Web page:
Law News and Tips
NOT WHAT SHE HOPED FOR
Fred L. Vilbig © 2018
Joe (these are not the real names) came to see me about estate planning. He knew that he needed to do something, but he didn’t really know what. Sometimes you don’t even know what you don’t know, but at least he knew he needed to do something more.
Some time ago, his wife, Leslie, decided she wanted to do some estate planning. She didn’t know any attorneys, but she had heard about online estate planning websites. She went to LegalZoom and liked what she saw. She thought she’d need a will, a general power of attorney, and a medical directive. So she worked those up, printed them, signed them in front of a notary, and she was done.
But time can change things. Leslie had been a very intelligent person holding down an impressive job before she retired. After that, she started forgetting things – little things at first, but over time, more and more. She had trouble thinking through problems, big ones at first, but soon even the little stuff. She started making some bad decisions like going outside in a heavy coat in the heat of summer or wearing shorts outside in the depths of winter. Or she might just go outside and stand in the rain totally oblivious to it. If she had just had momentary, isolated lapses, that would’ve been one thing, but it all became the regular course of daily life. Joe knew something was wrong.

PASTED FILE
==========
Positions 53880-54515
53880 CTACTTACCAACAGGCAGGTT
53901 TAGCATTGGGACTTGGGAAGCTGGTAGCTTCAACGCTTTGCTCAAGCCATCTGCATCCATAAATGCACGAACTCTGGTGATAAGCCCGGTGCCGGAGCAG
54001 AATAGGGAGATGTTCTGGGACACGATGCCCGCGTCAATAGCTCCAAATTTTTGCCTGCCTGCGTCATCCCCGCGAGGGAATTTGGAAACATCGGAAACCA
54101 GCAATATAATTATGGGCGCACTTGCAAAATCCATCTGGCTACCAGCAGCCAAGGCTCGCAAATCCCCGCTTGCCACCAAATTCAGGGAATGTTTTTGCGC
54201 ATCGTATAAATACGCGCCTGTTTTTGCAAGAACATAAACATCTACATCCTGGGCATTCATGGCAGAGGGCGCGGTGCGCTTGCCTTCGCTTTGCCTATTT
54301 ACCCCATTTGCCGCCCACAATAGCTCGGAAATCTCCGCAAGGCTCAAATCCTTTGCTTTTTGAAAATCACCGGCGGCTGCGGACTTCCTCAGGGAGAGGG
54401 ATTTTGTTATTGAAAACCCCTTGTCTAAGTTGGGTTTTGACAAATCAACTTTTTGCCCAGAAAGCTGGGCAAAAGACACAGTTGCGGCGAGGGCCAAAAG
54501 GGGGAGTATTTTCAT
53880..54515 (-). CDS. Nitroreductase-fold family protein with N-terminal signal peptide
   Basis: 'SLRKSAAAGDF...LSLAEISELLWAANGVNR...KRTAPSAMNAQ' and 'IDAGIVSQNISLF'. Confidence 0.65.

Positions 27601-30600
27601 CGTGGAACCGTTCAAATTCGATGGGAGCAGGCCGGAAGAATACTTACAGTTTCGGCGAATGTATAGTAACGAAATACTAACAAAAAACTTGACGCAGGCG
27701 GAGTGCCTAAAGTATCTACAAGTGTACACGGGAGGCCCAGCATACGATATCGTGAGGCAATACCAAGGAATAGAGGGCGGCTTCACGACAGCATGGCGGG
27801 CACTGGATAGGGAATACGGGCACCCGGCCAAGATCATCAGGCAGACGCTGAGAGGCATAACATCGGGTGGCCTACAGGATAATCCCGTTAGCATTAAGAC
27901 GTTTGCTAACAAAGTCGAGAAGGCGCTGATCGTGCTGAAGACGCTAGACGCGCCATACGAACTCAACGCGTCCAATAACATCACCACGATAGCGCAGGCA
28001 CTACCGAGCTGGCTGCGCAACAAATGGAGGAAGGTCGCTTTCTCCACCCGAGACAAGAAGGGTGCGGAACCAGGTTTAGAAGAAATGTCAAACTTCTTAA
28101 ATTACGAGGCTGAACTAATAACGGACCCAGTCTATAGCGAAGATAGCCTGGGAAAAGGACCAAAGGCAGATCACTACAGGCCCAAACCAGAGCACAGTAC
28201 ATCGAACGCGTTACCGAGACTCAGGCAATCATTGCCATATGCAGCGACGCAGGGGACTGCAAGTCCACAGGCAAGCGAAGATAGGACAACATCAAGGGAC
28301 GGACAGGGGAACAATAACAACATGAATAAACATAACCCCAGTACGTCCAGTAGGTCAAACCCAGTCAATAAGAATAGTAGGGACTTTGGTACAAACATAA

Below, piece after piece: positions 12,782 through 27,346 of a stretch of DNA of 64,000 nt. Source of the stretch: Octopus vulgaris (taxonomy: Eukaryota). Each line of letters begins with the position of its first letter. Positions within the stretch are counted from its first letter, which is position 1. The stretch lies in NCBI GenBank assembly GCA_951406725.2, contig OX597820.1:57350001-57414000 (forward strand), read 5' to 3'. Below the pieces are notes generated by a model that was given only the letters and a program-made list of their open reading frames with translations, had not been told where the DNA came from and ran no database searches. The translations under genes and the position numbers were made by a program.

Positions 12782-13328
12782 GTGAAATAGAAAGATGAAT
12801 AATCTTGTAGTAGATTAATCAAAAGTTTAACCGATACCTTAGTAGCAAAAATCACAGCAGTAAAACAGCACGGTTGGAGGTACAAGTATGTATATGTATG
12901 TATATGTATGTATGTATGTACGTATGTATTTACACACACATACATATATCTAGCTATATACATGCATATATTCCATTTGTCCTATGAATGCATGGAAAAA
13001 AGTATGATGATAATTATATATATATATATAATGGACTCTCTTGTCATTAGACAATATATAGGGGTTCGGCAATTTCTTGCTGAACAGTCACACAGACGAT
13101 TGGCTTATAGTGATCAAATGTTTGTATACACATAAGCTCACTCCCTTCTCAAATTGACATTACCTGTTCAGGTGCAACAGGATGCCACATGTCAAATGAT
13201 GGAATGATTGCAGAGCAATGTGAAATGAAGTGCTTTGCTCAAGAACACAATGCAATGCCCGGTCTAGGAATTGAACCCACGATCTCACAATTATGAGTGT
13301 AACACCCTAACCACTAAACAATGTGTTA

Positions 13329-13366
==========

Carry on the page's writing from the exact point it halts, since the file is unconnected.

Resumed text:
He took Leslie to the doctor. The doctor confirmed Joe’s worst fears: it all pointed to Alzheimer’s. All of a sudden, Joe’s entire world, his future, was turned topsy-turvy.
But Joe thought everything would be okay legally. After all, Leslie had prepared her legal documents. But Joe had heard about probate and trusts , so he called me to see if he needed to do something more to protect Leslie if he died first; after all, he was 80. He wanted to do everything he could to protect her. A good guy.
He came to see me, and we discussed the situation. I recommended a trust to take care of Leslie and avoid probate. He liked the idea. We could set up a trust, and using Leslie’s power of attorney, Joe could transfer assets to the trust to avoid probate. So at least that much was covered. But there were still problems.
Joe realized that when Leslie prepared the power of attorney and medical directive, she had not included any backups. She had only named Joe. Due to his age and health, Joe was very concerned about what would happen to Leslie if he died first. Since Leslie had not provided a backup, when Joe died, without a court order, no one could make living arrangements for her; no one could talk to a doctor about or make decisions regarding her medical needs; and no one could administer Joe’s large IRA for Leslie’s benefit.
Joe’s only real option was to have Leslie judicially declared incompetent, get himself appointed as Leslie’s Guardian and conservator, and write a will identifying who should serve as successor guardians and conservatives. The court would be required to follow his suggestions, but it was the best he could do under the circumstances.
So Joe was faced with the unenviable choice of having his beloved wife paraded into court to be declared incompetent (and incur the costs for that) or just hope that she died first. A terrible conundrum to say the least.
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